Benjamin Teitelbaum spent almost two years interviewing and getting to know members of the Swedish nationalist movement, sometimes finding himself in scary situations in his quest to understand the subculture's use of music. It was that perseverance in part that won him the 2013 Joukowsky Family Foundation Outstanding Dissertation Award in the Humanities for his study “Come Hear Our Merry Song:” Shifts in the Sound of Contemporary Swedish Radical Nationalism.
In the midst of his dissertation fieldwork, Benjamin Teitelbaum found himself in a scary situation. He was headed out of a Stockholm subway station for an interview when he got a text message: “You’re being followed, so don’t try anything.” Teitelbaum was meeting a member of the Swedish nationalist movement, and his interviewee, no stranger to threats from anarchists and other left-wing extremists, had his own safety in mind when he sent out the text. It was a moment that left Teitelbaum, who had been previously undeterred by more overt threats of violence at skinhead rallies and concerts he attended as part of his fieldwork, questioning for the first time whether he should continue with the project.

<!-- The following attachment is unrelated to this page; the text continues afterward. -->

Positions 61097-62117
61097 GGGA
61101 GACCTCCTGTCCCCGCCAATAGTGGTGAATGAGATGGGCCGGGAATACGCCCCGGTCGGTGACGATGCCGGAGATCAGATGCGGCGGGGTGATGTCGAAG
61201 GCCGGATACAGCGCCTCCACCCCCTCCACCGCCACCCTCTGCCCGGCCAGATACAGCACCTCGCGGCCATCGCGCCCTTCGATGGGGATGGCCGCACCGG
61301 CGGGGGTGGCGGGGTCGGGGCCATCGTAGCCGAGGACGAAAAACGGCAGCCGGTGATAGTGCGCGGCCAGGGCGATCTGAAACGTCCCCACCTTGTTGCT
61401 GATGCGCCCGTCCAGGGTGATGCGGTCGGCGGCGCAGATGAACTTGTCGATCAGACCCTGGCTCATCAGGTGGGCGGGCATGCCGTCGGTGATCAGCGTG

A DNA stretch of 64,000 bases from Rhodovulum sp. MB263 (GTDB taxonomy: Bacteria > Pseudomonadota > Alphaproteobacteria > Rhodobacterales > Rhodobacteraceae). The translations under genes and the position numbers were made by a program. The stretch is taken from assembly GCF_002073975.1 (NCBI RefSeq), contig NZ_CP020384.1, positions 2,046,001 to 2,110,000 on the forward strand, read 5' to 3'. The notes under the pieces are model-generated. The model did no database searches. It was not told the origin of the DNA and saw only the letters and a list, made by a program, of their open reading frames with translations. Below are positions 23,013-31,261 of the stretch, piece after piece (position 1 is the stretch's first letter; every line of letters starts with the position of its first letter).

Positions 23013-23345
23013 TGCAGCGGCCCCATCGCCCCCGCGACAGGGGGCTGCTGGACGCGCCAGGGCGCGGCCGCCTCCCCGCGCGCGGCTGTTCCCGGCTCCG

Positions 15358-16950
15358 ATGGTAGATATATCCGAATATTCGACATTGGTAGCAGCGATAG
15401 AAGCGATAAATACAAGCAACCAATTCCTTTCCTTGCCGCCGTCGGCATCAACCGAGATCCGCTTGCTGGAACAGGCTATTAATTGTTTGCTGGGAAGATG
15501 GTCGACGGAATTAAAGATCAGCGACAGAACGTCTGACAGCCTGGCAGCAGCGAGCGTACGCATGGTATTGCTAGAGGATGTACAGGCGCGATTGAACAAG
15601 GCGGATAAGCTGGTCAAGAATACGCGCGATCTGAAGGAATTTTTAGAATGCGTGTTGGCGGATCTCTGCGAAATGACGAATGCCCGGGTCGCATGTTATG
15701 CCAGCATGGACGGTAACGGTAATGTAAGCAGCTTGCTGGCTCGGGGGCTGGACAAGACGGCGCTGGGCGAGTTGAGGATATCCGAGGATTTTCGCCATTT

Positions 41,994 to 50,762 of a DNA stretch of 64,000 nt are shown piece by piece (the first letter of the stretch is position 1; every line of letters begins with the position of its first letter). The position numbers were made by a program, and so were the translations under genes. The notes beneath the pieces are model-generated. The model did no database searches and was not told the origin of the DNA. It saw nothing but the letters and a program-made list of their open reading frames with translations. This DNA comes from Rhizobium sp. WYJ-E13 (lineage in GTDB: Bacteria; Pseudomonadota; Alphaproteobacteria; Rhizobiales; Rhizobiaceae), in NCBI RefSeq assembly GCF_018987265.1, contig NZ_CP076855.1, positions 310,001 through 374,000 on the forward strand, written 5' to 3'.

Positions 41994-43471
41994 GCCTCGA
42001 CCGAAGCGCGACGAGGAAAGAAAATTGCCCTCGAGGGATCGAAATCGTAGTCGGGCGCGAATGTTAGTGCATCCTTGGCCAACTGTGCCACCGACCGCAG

Ultimately, Teitelbaum went to the interview. “It was the most tense first meeting I ever had, but it ended up being very productive and we got along quite well actually.”
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